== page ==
Next, Raine says that he's descended from mountain man Jim Bridger and "has a little Indian in him." That's not an excerpt from Johnny Depp's audition for The Lone Ranger -- Bridger was a real person from the 1800s. A rugged fur trapper and all-around badass, Bridger had children with three different Native American wives and sometimes lived with them.

Also, he was apparently Woody Harrelson.

If we put all that information together, what do we have? A descendant of a historical badass who survived a lynching, probably took his bloody, scalp-based revenge, and now dedicates his life to fighting history's greatest genocidal maniacs as a descendent of people who suffered a genocide themselves. Shit, we know we said that one scene provided all the info you'd need, but we still want to see the origin movie.

District 9 -- Wikus Has A Hidden Motivation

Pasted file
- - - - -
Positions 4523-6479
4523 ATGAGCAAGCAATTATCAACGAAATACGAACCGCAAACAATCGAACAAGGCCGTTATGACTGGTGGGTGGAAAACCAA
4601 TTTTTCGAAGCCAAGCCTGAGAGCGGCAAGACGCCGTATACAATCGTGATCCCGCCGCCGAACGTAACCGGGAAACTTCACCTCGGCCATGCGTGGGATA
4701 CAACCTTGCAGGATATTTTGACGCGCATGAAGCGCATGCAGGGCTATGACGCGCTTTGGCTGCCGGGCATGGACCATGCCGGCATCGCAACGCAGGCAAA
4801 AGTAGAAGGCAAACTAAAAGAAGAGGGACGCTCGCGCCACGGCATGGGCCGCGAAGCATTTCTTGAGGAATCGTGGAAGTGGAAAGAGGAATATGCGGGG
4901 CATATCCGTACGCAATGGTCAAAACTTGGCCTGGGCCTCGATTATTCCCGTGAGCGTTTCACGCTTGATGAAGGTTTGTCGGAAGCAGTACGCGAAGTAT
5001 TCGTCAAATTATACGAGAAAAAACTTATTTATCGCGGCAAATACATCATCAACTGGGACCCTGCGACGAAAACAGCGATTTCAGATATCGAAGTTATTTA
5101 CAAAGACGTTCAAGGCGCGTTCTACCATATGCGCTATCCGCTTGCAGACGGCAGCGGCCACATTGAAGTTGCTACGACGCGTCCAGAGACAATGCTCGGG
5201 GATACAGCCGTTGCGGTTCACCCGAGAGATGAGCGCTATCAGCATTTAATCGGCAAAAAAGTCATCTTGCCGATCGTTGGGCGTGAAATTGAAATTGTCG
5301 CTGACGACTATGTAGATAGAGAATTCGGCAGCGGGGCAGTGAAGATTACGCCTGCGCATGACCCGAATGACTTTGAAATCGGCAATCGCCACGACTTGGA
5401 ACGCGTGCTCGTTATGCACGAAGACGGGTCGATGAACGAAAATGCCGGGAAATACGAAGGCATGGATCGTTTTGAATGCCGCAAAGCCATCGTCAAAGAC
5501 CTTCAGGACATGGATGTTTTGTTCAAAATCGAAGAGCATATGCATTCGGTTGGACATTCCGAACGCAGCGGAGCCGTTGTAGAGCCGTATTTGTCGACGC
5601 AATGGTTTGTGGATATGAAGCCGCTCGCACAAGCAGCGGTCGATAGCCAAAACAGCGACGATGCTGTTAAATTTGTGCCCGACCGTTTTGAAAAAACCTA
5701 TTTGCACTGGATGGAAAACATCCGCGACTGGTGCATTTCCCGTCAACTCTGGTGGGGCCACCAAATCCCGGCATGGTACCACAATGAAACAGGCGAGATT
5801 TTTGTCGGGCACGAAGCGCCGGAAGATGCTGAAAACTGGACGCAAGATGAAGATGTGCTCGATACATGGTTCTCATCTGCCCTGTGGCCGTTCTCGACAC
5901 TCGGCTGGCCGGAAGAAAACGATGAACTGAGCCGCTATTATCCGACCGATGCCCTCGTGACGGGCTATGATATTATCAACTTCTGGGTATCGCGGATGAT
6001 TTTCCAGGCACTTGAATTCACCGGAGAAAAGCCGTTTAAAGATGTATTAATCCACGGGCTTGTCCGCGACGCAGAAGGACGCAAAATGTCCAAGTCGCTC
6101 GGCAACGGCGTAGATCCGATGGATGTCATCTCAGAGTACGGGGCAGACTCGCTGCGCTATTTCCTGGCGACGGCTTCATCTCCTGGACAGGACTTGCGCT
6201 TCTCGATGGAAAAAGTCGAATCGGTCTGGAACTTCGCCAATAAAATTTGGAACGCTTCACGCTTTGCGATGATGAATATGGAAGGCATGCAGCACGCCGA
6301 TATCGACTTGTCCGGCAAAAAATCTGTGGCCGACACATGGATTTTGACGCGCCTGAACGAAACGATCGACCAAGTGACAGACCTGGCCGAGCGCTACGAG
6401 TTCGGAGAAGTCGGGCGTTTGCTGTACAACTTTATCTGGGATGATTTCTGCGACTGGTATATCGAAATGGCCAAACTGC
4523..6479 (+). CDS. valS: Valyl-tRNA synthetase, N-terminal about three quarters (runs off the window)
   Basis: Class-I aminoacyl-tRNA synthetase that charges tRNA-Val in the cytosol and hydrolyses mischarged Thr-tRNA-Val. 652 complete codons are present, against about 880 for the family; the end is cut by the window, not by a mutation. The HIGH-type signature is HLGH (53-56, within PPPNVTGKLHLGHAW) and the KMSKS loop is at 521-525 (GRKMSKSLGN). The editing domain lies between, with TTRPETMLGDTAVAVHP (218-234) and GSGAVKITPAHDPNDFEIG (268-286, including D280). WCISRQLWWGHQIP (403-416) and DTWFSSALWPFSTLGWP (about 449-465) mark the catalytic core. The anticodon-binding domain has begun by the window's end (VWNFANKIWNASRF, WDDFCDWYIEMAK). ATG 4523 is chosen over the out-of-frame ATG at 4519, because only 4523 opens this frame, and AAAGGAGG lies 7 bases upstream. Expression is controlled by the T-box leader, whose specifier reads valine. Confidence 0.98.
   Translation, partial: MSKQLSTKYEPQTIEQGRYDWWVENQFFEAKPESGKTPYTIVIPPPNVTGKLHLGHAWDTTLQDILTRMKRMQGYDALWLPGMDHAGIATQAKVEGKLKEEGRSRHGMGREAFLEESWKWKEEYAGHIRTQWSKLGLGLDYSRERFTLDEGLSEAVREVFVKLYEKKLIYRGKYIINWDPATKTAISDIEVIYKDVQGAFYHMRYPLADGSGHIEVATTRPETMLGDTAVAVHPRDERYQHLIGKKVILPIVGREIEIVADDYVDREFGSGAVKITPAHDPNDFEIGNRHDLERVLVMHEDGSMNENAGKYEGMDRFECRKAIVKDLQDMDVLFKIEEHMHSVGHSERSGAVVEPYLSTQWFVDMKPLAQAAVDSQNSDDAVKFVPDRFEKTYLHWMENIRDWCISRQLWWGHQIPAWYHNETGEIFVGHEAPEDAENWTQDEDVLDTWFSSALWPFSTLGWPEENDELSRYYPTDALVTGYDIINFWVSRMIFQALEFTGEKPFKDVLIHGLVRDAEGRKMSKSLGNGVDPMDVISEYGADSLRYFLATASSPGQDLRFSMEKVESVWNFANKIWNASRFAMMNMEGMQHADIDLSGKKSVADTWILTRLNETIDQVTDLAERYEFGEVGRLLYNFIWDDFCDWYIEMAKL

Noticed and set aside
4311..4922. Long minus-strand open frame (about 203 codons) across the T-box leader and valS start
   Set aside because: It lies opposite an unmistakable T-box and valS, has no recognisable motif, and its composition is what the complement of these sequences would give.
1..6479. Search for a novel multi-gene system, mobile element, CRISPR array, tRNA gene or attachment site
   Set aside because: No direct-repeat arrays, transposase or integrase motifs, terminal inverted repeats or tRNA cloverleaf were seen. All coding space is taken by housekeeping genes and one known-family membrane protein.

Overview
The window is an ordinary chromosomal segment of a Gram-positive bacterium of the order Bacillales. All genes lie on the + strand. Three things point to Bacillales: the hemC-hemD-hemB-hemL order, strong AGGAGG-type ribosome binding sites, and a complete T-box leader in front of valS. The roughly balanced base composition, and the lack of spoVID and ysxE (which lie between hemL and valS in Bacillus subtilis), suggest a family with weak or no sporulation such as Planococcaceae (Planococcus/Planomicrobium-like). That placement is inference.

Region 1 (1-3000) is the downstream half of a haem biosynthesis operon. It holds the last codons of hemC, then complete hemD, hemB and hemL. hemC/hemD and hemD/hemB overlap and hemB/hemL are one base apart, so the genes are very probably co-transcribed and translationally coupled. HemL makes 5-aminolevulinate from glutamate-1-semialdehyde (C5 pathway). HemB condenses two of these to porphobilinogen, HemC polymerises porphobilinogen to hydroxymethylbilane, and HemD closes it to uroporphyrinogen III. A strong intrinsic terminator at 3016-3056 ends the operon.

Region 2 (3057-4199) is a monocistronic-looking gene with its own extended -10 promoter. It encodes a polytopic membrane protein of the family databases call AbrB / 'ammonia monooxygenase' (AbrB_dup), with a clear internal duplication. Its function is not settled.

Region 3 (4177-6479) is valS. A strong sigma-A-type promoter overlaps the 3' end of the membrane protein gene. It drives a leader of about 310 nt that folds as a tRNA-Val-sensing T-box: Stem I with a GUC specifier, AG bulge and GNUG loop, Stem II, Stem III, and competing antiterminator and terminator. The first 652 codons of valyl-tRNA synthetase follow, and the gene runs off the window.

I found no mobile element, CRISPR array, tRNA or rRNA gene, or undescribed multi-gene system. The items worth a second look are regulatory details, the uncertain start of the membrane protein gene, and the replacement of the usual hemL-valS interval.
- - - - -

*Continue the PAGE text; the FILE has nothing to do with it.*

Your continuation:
TriStar Pictures

District 9, made in a distant and long-forgotten year when Neill Blomkamp was still considered a promising director, is about aliens who get stranded on Earth and walled off in the titular shantytown. Human protagonist Wikus is tasked with moving the bulging population to the larger and even shantier District 10, but in doing so he gets sprayed in the face with alien fuel and thus obviously starts mutating into an alien. Presumably, if any of the aliens were sprayed with oil, they would turn into a brontosaurus.

TriStar Pictures
People keep saying District 9 is a metaphor for apartheid, but we think it's really about workplace safety.